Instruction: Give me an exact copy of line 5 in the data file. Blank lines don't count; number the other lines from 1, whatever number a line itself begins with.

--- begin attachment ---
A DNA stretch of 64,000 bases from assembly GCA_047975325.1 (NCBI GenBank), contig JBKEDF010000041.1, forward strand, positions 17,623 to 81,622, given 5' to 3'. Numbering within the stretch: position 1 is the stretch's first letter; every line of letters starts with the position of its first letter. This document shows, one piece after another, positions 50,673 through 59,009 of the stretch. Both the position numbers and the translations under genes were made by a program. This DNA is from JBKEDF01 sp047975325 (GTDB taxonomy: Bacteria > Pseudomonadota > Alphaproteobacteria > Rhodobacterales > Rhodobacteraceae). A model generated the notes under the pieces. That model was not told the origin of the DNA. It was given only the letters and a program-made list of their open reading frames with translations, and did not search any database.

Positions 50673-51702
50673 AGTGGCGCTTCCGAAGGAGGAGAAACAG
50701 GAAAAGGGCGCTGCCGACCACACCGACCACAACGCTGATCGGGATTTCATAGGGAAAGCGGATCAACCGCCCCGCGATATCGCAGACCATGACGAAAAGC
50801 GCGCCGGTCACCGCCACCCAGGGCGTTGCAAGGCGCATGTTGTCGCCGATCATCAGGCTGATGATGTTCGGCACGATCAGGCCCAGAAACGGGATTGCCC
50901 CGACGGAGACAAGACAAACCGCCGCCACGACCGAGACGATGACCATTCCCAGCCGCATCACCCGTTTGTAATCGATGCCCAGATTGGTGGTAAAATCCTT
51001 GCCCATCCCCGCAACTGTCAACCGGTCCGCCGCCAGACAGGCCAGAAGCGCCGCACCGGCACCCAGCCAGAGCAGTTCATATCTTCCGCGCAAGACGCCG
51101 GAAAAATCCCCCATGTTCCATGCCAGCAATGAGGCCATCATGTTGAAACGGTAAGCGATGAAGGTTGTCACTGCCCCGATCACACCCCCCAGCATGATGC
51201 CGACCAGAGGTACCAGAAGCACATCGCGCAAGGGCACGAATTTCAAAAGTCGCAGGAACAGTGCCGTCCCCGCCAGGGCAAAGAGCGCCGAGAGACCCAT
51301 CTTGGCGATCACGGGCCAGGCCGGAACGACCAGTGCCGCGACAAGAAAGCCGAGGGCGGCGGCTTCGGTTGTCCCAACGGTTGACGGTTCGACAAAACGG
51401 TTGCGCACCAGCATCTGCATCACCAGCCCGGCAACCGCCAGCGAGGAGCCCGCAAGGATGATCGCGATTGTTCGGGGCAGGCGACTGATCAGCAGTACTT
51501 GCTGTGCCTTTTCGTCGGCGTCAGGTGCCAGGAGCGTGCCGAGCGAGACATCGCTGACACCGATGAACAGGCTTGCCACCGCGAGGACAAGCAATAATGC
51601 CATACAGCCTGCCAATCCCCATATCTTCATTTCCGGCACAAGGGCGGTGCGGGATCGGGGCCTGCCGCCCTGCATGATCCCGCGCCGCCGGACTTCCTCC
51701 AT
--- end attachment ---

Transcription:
50801 GCGCCGGTCACCGCCACCCAGGGCGTTGCAAGGCGCATGTTGTCGCCGATCATCAGGCTGATGATGTTCGGCACGATCAGGCCCAGAAACGGGATTGCCC